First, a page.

Book Club: The Right Girl

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Author: Ellie O’Neill
ISBN: 978-19-2545-680-6
RRP: $29.99
Publisher: Simon & Schuster
Copy: Courtesy of the Publisher

The Right Girl is Ellie O’Neill’s third novel and I really enjoyed both Reluctantly Charmed and The Enchanted Island so I jumped at the chance to read it. I didn’t even read the blurb before starting so I had no idea what I was in for.

There has been a quirkiness to Ellie’s work, her previous novels focused on the magic of Ireland and so I think I was expecting something a little more along those lines. The Right Girl is something very different and disturbingly topical, set five years in the future.

Freya is finding success in all aspects of her life; her florist business is booming, she’s just been approved for a loan and she just got engaged. Everything is falling to place and life couldn’t be more perfect… or could it?

It took me a while to get really hooked into this story and I think that’s simply because I found it so disturbing.

A lot of anxiety is caused by having to make decisions, and when you think about it the number of decisions people have to make in a day is staggering. Many of them don’t really feel like decisions, they are such an ingrained part of the day. How much simpler could life be if we had all of that indecision removed…. This is one of the major themes O’Neill explores in The Right Girl.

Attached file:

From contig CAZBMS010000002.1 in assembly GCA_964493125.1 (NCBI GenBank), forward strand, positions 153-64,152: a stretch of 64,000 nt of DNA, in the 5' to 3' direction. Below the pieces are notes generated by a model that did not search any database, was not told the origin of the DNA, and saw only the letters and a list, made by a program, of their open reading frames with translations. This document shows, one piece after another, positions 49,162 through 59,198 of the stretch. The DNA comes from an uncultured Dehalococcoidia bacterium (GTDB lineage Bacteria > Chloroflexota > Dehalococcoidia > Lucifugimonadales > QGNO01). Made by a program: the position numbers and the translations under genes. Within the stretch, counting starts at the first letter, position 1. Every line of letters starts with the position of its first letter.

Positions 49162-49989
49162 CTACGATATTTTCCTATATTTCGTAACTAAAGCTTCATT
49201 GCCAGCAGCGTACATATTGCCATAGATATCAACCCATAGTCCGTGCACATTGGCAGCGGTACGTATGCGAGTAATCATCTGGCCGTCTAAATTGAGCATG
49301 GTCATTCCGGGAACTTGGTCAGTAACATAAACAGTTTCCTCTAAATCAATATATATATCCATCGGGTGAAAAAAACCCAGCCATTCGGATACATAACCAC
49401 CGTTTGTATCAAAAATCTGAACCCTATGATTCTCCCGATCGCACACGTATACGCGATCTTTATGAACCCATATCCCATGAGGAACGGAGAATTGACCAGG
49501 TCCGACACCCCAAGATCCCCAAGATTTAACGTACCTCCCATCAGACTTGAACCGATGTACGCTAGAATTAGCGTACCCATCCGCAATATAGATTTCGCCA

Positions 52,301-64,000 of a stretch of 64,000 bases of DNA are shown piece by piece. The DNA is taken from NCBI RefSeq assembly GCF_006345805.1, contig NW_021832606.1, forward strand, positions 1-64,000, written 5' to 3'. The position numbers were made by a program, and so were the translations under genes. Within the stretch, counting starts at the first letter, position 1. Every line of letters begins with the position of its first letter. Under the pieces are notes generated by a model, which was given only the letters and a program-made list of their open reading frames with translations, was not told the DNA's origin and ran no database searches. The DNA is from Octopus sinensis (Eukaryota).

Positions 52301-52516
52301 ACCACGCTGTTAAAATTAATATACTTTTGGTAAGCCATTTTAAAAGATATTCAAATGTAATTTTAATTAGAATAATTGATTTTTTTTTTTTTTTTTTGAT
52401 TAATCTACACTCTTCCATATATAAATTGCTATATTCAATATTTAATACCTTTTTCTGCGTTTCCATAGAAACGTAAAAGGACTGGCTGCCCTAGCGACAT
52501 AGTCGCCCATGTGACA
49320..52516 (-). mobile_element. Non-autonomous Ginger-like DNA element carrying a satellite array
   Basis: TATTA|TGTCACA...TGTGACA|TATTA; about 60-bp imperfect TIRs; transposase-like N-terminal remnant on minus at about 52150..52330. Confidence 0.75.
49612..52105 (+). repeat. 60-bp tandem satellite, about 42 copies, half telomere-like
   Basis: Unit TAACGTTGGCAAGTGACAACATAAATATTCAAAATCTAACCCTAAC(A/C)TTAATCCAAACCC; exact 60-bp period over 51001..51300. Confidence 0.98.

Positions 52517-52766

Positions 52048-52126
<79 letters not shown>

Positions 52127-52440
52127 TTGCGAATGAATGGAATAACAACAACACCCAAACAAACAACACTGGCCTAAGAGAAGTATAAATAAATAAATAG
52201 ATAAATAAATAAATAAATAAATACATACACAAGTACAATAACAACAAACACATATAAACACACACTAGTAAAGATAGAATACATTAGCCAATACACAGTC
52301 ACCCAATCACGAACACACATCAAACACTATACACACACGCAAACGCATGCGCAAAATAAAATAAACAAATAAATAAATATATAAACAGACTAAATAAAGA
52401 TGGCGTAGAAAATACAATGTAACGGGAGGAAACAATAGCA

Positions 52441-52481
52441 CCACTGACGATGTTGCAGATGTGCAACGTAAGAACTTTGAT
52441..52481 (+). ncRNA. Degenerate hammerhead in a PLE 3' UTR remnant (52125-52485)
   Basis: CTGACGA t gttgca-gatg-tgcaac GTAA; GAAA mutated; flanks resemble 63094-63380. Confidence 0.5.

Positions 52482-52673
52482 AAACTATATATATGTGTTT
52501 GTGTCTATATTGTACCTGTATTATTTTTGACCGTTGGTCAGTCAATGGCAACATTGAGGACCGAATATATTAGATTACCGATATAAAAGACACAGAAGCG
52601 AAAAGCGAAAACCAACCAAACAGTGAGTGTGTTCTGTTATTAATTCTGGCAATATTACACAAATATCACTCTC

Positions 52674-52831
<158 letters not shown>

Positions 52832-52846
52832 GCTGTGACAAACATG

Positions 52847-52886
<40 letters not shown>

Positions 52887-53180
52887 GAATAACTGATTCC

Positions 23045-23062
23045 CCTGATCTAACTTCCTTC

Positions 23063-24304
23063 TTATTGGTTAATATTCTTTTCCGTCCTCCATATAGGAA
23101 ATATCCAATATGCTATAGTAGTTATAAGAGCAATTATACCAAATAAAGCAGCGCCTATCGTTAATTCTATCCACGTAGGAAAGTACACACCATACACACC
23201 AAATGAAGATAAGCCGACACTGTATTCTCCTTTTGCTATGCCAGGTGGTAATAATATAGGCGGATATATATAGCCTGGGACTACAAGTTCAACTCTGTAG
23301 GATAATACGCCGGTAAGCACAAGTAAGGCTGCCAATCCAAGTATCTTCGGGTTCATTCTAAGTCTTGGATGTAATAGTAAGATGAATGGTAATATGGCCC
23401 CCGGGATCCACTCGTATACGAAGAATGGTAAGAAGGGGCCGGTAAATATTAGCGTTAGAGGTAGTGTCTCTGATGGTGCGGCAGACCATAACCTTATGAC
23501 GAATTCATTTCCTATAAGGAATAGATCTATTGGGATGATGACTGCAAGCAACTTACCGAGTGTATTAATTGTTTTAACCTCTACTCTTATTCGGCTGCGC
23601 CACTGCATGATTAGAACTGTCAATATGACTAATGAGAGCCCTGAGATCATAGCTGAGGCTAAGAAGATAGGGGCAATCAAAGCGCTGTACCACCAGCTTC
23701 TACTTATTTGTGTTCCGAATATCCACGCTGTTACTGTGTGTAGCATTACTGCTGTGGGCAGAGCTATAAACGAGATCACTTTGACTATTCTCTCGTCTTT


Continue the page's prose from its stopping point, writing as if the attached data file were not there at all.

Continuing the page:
Currently we live in a society that is very attached to it’s devices, and there is pretty much an app for everything. So what about an app to help with all those pesky decisions you have to make on a daily basis. It is scary to think how much of our lives we entrust to electronic devices, and how much we rely on them now so it wasn’t that much of a stretch to envision a day, not far in the future, where we upload all of our digital history into an app and then let it make our decisions for us. It’s really late and I’m really tired but I really want to say that it was almost a cross between the magic 8 ball and something out of a terminator franchise movie.

Freya has it all and according to the BBest app she is a 93% match with her new fiancé Marcus, except that the two don’t seem to have a lot in common. Their very first date was awkward and they probably wouldn’t have persevered but BBest says they’re a 93% match so maybe they just need a little time to grow on one another, so they persevered through a few more dates and a few more until they end up engaged. Freya wants to question it but is ingrained to think that BBest always knows best.

The Right Girl is a journey into a disturbing future where all decisions are put to the BBest app and you are offered three options, with one flagged as the BBest recommendation and you are ranked on how often you choose the recommended option. There are consequences for not choosing the preferred option, and they aren’t often pretty. O’Neill’s new future shows a disturbing lack of free will and the worst part is it’s something everyone willingly handed over. It started small, with seemingly innocuous decisions but then the app diversified until it became a part of all decisions and controlled more and more aspects of people’s lives and they didn’t realise how much control they were handing over until it was too late.